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Sarahisme

limit proving

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[math]\forall \epsilon > 0 \exists \delta > 0 \text{ such that } |x-c| < \delta \Rightarrow |f(x) - f©| < \epsilon[/math].

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Dave,

 

What is the symbol in latex for 'if then'?

 

Also, what is mathbb? I saw it give the symbol for the natural numbers.

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What, [math]A \Rightarrow B[/math]? This means "A implies B".

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What, [math]A \Rightarrow B[/math']? This means "A implies B".

 

Yes well sometimes there is a single line arrow used for ifthen

 

When an ifthen is known to be true, then the double arrow is used.

 

Perhaps I didn't say that right...

 

 

Here is a truth functional definition of -->

 

XY X-->Y

00 1

01 1

10 0

11 1

 

Here is a truth functional definition of <-->

 

XY X<-->Y

00 1

01 0

10 0

11 1

 

Now, in the case where A <--> B is a tautology, the thicker arrow is used

 

In the case where A-->B is a tautology, the thicker arrow is used.

 

Do you have any idea what I'm talking about?

 

 

It's just a notation-type question thats all I'm asking.

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You might want to take a look here: http://omega.albany.edu:8008/Symbols.html

 

There's a load of symbols there. If you can't find it' date=' google for "latex symbols", and a load of sites should pop up.[/quote']

 

Unfortunately, for some reason the site didn't load, so I couldn't see the list of symbols there.

 

[math]A \Rightarrow B[/math]

 

See how there are two lines running right/left, is there a Latex symbol for an arrow with just one line?

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Sure, you can use [math]\rightarrow[/math].

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Ok Dave, do you differentiate between the meaning of

 

[math]\rightarrow[/math]

 

and the meaning of

 

[math] \Rightarrow [/math]

 

Just a simple yes or no will do. You can add an explanation if you feel it is warranted.

 

 

Thank you. :)

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Well, yes; in general I think of the top one being "towards" as in "x tends towards 0", and the lower being implies.

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I can't say I've ever used the top one as logical operator.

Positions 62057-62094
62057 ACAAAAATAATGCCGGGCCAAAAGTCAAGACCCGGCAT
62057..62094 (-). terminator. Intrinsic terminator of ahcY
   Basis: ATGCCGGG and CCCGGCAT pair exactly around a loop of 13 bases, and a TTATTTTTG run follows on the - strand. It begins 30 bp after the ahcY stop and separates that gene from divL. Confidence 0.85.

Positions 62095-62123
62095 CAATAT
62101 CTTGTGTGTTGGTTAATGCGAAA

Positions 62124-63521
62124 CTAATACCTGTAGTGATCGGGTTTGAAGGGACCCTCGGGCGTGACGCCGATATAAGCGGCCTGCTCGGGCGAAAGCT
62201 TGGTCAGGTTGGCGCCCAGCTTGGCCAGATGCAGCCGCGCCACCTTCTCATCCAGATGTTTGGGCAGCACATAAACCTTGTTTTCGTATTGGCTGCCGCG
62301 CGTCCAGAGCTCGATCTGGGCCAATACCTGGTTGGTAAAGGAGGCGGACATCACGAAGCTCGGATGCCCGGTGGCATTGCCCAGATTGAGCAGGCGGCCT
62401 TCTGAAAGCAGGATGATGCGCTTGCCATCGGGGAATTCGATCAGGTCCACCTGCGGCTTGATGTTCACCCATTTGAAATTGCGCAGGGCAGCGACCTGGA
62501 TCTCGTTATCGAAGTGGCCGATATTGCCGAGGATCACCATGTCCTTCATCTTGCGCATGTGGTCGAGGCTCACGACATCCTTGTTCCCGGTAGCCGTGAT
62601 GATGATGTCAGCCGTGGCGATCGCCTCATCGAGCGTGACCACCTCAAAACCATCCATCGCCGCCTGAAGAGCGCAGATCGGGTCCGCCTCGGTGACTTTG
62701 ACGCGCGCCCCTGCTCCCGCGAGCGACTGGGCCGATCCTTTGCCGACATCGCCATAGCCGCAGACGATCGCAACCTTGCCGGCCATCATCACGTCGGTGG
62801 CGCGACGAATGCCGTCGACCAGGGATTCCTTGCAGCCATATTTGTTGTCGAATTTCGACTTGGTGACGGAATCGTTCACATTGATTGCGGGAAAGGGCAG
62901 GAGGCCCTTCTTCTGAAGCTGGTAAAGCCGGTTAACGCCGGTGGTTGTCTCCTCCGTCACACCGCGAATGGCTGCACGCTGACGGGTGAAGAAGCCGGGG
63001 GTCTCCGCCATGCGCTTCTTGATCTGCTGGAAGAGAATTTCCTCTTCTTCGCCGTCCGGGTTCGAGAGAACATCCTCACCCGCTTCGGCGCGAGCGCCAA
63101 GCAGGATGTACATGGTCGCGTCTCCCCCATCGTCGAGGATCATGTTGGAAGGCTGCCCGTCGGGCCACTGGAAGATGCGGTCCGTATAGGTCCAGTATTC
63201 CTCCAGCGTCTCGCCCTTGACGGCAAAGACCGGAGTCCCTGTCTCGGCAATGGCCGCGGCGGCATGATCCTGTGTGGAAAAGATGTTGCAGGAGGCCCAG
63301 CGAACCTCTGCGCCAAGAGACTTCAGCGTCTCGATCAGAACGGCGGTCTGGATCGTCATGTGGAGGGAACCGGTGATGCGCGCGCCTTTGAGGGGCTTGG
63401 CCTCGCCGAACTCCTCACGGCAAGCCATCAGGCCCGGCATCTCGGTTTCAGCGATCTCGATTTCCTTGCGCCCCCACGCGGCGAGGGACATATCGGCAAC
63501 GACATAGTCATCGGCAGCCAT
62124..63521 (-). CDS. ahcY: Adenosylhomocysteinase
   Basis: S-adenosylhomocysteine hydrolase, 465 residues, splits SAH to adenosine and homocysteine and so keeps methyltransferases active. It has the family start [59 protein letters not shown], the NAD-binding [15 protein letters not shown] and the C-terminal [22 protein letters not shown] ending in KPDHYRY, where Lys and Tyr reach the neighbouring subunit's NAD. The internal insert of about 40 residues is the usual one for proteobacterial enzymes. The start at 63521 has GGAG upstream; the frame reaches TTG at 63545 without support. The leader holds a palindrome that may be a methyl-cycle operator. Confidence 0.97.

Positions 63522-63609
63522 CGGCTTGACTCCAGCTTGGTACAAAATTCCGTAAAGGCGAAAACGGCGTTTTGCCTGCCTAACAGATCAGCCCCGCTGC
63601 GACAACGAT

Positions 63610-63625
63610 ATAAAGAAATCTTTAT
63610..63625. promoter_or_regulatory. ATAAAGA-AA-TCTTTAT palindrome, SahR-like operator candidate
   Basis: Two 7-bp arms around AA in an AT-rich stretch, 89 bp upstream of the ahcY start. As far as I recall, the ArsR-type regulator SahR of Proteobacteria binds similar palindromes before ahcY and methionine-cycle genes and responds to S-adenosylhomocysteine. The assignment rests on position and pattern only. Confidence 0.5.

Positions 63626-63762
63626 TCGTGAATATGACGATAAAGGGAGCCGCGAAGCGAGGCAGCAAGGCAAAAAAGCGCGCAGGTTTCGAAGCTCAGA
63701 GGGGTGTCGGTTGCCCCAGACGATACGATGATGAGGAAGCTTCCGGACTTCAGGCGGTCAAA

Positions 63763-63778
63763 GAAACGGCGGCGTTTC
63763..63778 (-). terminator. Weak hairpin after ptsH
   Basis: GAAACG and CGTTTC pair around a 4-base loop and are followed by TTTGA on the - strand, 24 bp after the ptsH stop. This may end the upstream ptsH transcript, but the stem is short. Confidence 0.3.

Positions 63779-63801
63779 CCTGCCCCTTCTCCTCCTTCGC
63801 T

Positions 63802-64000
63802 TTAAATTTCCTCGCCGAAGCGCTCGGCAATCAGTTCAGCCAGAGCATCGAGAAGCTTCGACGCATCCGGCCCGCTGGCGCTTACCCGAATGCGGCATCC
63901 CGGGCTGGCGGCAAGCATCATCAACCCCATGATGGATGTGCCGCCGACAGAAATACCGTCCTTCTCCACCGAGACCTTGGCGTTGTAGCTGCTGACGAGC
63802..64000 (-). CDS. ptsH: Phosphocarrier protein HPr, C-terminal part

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I know how to answer my own question then...

 

Dave, what is the definition of

 

[math] \Rightarrow [/math]

 

Now I will find out what I want to know. :)

 

Thank you

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[math]A \Rightarrow B[/math] "means" [math](\neg A) \vee B[/math].

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Ok, i have my answer.

 

Would you mind listing the symbols which you use to denote the logical operators, or perhaps you know them as logical connectives?

 

Thank you

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I've not done a lot in the area of boolean algebra/logic to be perfectly honest. The only ones I really know are:

 

[math]\neg[/math] - not

[math]\wedge[/math] - and

[math]\vee[/math] - or

[math]\Rightarrow[/math] - implies

 

But that's about it. I'm aware of other ones (like xor, etc) but I don't know symbols for them I'm afraid :)

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I know all of the ones you listed. Let me ask you something, how many different ones are possible? Do you know, is it 5,6,7,8,9 how many?

 

Oh and by the way the symbol for XOR is...

 

[math] \underline \vee [/math]

 

Also do you use any other symbol besides [math] \neg [/math] to denote the logical connective... NOT

 

?

 

Also I use the sheffer stroke / for NAND

 

And umm...

 

 

oh yes this symbol for NOR |

 

A nor B = A|B

 

NAND does not appear in my written work for some reason though.

 

But I do use XOR on occasion, it seems to alleviate some difficulties every now and then.

 

Oh, and how good are you in first order logic?

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Not particularly brilliant :D We've only had one lecture course that even covered it, and when we did cover it, it was only for a week.

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Not particularly brilliant :D We've only had one lecture course that even covered it, and when we did cover it, it was only for a week.

 

Well figure out how many different logical connectives there are for me if you can. I think the answer is nine.

 

Regards

 

1. nor

2. nand

3. not

4. and

5. or

6. xor

7. if-then

8. if and only if

9. nif (not if-then)

 

I think this is all of them

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